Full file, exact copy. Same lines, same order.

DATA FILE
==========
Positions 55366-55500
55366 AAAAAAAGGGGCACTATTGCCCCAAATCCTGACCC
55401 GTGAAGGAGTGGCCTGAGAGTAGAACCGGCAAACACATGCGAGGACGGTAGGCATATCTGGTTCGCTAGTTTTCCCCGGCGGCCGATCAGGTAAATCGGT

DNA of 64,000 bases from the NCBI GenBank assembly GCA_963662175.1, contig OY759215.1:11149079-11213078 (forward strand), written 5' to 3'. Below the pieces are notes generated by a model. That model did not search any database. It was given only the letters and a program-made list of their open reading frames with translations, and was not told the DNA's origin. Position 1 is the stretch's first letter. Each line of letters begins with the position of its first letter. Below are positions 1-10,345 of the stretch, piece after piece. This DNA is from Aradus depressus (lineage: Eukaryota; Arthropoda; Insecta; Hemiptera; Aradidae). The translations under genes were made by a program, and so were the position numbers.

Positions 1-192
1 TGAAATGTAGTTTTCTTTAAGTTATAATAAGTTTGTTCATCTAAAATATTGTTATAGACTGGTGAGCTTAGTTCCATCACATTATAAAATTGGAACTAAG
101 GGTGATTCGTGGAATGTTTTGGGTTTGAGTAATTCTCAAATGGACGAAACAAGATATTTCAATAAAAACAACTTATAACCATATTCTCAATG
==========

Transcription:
Positions 55366-55500
55366 AAAAAAAGGGGCACTATTGCCCCAAATCCTGACCC
55401 GTGAAGGAGTGGCCTGAGAGTAGAACCGGCAAACACATGCGAGGACGGTAGGCATATCTGGTTCGCTAGTTTTCCCCGGCGGCCGATCAGGTAAATCGGT

DNA of 64,000 bases from the NCBI GenBank assembly GCA_963662175.1, contig OY759215.1:11149079-11213078 (forward strand), written 5' to 3'. Below the pieces are notes generated by a model. That model did not search any database. It was given only the letters and a program-made list of their open reading frames with translations, and was not told the DNA's origin. Position 1 is the stretch's first letter. Each line of letters begins with the position of its first letter. Below are positions 1-10,345 of the stretch, piece after piece. This DNA is from Aradus depressus (lineage: Eukaryota; Arthropoda; Insecta; Hemiptera; Aradidae). The translations under genes were made by a program, and so were the position numbers.

Positions 1-192
1 TGAAATGTAGTTTTCTTTAAGTTATAATAAGTTTGTTCATCTAAAATATTGTTATAGACTGGTGAGCTTAGTTCCATCACATTATAAAATTGGAACTAAG
101 GGTGATTCGTGGAATGTTTTGGGTTTGAGTAATTCTCAAATGGACGAAACAAGATATTTCAATAAAAACAACTTATAACCATATTCTCAATG